In late May, WBUR published “Bad Chemistry: Annie Dookhan and the Massachusetts Drug Lab Crisis,” an online report on a former state chemist charged with falsifying drug test results for at least 34,000 legal cases.
Former radio host Christopher Lydon will return to the Boston airwaves as a weekly contributor to Boston Public Radio, a daily local news/talk show on WGBH-FM. Lydon will appear on the show Thursdays to discuss current events with Jim Braude and Margery Eagan, who debuted as hosts Monday. The duo formerly hosted a show on commercial talk station WTKK in Boston, which switched format last month. WGBH also announced that Emily Rooney, host of Greater Boston on WGBH’s TV channel, will be Friday’s featured guest. Rooney previously served as a Boston Public Radio co-host.
NPR announced June 8 that Tom and Ray Magliozzi, hosts of the popular and long-running Car Talk, will lay down their wrenches and stop recording new episodes as of October. The show will continue, however, with producers repackaging calls mined from Car Talk’s 25-years-deep archive.
Vern Coleman, 86, who worked 14 years as an audio engineer at WGBH working on such shows as The French Chef, The Boston Pops and Evening at Symphony, died March 18 at his home in Marstons Mills, Mass., after a long battle with leukemia. He was nominated for a primetime Emmy Award for best live sound in 1976, for his work on New Year’s Eve at Pops; he attended the Emmy ceremonies in Hollywood but lost to the soundman for Johnny Carson. Coleman also worked as a contract engineer for WBUR in Boston, among other stations, and as a staff engineer of commercial WCVB. The lifelong resident of Cape Cod was born in Hyannis to local artist and educator Vernon H. Coleman and Ruby E. Coleman. He began his broadcast career in 1943, a year before he graduated from Barnstable High School, at Cape Cod’s only radio station, WOCB in West Yarmouth.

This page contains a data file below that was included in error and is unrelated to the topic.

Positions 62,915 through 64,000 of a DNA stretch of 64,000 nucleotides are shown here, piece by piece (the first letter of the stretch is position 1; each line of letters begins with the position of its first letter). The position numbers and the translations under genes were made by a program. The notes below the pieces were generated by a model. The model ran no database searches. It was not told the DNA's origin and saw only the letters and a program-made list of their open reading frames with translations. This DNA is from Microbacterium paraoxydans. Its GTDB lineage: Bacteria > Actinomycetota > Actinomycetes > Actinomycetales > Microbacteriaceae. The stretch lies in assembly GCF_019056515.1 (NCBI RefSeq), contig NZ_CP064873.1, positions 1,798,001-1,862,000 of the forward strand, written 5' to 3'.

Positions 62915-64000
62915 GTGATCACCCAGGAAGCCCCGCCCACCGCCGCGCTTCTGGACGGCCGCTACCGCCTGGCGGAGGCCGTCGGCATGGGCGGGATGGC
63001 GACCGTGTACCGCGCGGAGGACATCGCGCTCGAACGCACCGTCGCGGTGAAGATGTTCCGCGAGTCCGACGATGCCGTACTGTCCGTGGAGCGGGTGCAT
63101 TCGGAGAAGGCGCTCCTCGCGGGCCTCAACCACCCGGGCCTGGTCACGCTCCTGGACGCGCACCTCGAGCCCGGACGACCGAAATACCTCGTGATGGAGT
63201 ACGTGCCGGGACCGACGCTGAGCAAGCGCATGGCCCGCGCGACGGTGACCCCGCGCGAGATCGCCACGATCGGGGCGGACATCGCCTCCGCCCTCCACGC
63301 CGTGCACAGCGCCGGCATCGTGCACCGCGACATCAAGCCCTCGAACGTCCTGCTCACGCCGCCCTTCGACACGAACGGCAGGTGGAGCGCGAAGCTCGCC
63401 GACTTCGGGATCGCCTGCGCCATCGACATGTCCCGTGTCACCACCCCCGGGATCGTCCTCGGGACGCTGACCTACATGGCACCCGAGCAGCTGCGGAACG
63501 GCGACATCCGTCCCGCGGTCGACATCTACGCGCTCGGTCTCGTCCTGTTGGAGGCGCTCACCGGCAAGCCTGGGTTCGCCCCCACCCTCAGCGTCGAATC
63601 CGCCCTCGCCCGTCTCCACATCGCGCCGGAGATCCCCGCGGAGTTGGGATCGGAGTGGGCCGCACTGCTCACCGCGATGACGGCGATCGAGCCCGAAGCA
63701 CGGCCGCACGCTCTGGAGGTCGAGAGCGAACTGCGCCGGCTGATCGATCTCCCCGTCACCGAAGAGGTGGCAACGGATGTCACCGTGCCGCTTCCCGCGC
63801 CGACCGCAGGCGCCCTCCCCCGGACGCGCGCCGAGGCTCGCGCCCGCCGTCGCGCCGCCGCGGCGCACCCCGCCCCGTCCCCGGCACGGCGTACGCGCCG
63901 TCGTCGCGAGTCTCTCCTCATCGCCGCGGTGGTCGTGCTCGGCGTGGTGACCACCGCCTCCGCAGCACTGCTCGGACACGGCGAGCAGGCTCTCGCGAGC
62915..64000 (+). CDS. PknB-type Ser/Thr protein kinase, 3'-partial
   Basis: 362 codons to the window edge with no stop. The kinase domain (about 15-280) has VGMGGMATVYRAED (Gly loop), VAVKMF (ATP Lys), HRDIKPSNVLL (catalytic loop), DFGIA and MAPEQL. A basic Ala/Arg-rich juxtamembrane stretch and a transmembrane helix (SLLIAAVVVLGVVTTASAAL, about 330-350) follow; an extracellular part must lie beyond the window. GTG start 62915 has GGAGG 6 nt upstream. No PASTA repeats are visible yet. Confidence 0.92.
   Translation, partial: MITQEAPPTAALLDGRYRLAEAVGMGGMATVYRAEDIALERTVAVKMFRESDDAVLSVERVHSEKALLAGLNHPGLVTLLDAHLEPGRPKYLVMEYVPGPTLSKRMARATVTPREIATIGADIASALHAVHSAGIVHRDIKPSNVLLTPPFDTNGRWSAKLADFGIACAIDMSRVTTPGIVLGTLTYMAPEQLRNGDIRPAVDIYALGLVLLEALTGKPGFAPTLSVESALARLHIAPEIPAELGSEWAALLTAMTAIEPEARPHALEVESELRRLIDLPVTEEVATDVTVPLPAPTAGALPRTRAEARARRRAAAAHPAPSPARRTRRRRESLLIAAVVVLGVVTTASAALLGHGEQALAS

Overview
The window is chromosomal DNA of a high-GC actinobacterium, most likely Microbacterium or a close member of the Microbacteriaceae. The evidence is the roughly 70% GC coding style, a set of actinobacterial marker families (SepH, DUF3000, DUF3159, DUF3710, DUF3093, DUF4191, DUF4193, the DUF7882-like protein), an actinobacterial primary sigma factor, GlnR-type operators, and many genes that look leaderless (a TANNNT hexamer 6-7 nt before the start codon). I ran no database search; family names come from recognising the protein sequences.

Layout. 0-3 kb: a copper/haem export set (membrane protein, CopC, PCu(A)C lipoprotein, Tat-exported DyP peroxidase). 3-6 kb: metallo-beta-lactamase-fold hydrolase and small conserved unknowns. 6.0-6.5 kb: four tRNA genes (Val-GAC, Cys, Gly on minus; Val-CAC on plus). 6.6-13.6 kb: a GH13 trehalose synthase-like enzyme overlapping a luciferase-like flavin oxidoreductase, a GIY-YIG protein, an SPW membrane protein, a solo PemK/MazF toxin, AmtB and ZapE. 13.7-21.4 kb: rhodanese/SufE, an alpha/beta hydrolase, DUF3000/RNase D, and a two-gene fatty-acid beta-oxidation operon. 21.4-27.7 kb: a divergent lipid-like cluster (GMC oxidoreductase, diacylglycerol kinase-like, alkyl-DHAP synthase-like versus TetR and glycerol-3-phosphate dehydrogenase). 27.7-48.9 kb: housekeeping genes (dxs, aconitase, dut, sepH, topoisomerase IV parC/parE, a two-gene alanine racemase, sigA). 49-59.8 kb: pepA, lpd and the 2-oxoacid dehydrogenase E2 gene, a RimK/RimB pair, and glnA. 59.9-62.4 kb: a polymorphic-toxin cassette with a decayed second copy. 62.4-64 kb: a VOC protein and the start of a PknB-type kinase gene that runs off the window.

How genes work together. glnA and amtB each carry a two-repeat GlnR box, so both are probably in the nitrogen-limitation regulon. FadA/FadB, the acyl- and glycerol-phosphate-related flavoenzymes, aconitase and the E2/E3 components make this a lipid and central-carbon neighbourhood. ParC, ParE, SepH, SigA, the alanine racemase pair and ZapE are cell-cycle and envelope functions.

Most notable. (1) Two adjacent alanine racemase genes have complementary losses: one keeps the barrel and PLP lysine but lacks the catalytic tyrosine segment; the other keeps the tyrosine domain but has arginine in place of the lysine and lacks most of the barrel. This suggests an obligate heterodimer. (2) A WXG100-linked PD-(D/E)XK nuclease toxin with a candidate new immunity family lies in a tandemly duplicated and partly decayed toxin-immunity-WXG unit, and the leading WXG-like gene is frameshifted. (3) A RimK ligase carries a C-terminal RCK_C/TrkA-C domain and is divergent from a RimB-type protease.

Suddenly, pubcasting is in for a severe talking-to, if not a whupping. The House subcommittee that held such a congenial hearing on CPB’s long-overdue reauthorization a fortnight earlier is now preparing a second hearing July 20 to take pubcasters to task for swapping donor mailing lists with the Democratic Party. House Republicans were angry last week when they learned that Boston’s WGBH did it this spring, and angrier when they heard there were other times. And tempers will rise as similar reports come in from other stations. WNET in New York and WETA in Washington told reporters late last week that they’ve traded lists with both Democratic and Republican groups.
[The Boston Consulting Group study for CPB] … gave public broadcasters an unfamiliar profit/loss sketch of their major functions. Local program production, which the report calls PTV’s largest single activity, takes 35 percent of its spending but brings in 16 percent of its revenue and accounts for 7 percent of its air time